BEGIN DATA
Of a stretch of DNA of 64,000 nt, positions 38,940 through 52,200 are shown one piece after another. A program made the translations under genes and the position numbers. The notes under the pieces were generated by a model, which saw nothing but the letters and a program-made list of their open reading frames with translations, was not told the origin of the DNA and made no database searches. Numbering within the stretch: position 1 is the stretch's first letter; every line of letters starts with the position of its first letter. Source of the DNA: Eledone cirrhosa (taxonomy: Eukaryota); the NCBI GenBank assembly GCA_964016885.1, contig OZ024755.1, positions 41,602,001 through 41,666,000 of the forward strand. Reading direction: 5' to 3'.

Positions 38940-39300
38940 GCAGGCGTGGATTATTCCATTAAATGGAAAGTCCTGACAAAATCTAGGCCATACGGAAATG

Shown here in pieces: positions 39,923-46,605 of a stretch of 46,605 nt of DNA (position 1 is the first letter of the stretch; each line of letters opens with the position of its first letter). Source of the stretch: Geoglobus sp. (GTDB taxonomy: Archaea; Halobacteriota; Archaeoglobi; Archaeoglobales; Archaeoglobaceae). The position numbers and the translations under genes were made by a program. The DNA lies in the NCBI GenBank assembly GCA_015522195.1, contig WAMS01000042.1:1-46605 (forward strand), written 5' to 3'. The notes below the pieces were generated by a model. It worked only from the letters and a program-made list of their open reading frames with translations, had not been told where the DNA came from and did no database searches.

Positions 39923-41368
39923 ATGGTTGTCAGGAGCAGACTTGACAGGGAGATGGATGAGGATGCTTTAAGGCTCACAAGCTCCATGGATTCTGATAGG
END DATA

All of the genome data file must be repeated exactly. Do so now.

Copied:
Of a stretch of DNA of 64,000 nt, positions 38,940 through 52,200 are shown one piece after another. A program made the translations under genes and the position numbers. The notes under the pieces were generated by a model, which saw nothing but the letters and a program-made list of their open reading frames with translations, was not told the origin of the DNA and made no database searches. Numbering within the stretch: position 1 is the stretch's first letter; every line of letters starts with the position of its first letter. Source of the DNA: Eledone cirrhosa (taxonomy: Eukaryota); the NCBI GenBank assembly GCA_964016885.1, contig OZ024755.1, positions 41,602,001 through 41,666,000 of the forward strand. Reading direction: 5' to 3'.

Positions 38940-39300
38940 GCAGGCGTGGATTATTCCATTAAATGGAAAGTCCTGACAAAATCTAGGCCATACGGAAATG

Shown here in pieces: positions 39,923-46,605 of a stretch of 46,605 nt of DNA (position 1 is the first letter of the stretch; each line of letters opens with the position of its first letter). Source of the stretch: Geoglobus sp. (GTDB taxonomy: Archaea; Halobacteriota; Archaeoglobi; Archaeoglobales; Archaeoglobaceae). The position numbers and the translations under genes were made by a program. The DNA lies in the NCBI GenBank assembly GCA_015522195.1, contig WAMS01000042.1:1-46605 (forward strand), written 5' to 3'. The notes below the pieces were generated by a model. It worked only from the letters and a program-made list of their open reading frames with translations, had not been told where the DNA came from and did no database searches.

Positions 39923-41368
39923 ATGGTTGTCAGGAGCAGACTTGACAGGGAGATGGATGAGGATGCTTTAAGGCTCACAAGCTCCATGGATTCTGATAGG